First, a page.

In both the mundane and magickal world, words have a lot of power. Don't claim to be something you're not, and don't threaten others with any power, magickal or otherwise. 

2) The US Constitution may give us the freedom to practice Wicca/Witchcraft, but you can't legislate respect. 

There is a difference between tolerance, respect, and acceptance. Practicing Wiccans and Witches will find people who wholeheartedly accept them and their spiritual path. They will also find those who will generally be respectful without accepting who we are, and that's fine, too. There are people who will tolerate our spiritual practice to varying degrees, and some who rail against it. We are allowed to practice it by law, but if you expect everyone to be thrilled about that fact you've got another thing coming.

My community and I have experienced various displays of discrimination and intolerance directed our way, and while it's sad, it does happen. We have to take the high road, report it to the appropriate authorities when it occurs (if applicable), and do our best to take it in stride when that's all we can do, with the understanding that these incidents are not truly frequent. 

3) Know what you are taking on when you call yourself a Wiccan or a Witch.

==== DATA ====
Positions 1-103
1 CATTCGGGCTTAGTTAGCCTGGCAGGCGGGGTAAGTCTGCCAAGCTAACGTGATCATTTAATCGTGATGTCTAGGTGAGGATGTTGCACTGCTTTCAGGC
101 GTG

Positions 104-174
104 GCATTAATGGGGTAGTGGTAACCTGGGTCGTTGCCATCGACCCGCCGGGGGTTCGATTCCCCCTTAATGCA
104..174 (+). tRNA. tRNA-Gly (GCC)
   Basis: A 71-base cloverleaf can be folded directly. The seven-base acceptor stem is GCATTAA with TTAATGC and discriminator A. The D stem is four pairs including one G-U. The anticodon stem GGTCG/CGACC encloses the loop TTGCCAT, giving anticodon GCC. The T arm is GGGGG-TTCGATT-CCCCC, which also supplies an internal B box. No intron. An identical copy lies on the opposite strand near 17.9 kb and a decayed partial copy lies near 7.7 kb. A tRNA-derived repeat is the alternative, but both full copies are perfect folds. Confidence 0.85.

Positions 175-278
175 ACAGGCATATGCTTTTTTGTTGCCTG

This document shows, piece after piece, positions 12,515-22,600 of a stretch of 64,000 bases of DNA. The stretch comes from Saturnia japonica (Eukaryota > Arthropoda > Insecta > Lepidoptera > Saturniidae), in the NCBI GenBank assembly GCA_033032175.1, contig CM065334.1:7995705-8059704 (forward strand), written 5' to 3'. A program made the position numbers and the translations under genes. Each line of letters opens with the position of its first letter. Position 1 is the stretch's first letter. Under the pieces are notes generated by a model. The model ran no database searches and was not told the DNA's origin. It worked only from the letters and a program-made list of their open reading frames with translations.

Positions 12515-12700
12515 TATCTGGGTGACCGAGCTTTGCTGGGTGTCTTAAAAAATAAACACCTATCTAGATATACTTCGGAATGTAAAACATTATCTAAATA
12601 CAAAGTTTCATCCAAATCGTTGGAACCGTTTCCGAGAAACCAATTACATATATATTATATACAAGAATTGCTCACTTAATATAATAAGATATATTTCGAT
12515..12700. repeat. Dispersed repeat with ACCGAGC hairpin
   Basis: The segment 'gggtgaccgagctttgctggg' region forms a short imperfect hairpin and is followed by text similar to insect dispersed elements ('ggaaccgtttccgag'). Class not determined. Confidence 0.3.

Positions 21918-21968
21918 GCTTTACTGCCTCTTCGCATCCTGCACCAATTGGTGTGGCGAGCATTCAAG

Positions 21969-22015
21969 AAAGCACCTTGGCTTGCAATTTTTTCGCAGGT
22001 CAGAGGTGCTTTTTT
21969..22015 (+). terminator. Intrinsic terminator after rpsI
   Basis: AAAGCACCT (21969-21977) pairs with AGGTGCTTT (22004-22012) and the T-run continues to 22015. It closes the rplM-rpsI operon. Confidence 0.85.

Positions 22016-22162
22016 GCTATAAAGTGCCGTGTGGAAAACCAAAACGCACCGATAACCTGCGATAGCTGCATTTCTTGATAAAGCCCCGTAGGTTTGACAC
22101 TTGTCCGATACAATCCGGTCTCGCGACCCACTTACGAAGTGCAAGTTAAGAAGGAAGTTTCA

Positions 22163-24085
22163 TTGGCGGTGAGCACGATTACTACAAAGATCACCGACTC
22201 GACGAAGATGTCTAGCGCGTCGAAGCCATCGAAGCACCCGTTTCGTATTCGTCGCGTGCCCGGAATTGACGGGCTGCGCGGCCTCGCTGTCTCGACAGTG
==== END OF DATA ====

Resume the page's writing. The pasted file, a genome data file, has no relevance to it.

Some people may never be "out of the broom closet", a term we use for a Wiccan or Witch who practices openly. I leave that choice to each individual person. With that said, practicing Wicca openly in some countries could get you killed, quite literally. 

If you choose to practice openly as a Wiccan or Witch here in America, remember that your example has an effect on all of us. While we are one of the fastest growing religions in the United States, we still have a lot of obstacles to overcome before we are fully accepted by American society. Is it sad? Absolutely. But it is also the truth, folks. I take my "Blessed Be" bumper sticker off my car when traveling through certain areas of the country myself; it's just common sense. 

Every religion has its crackpots, but our reputation takes a serious hit when stories like this make their way around the social media circles. So please don't act like a crazy person; choose to be an informed, balanced, empowered, responsible Wiccan or Witch. And a part of that responsibility is withholding judgment on stories like this one until we get all the facts. 

We're fortunate in this country to be able to believe and worship as we choose, and I think that's something we all can agree on.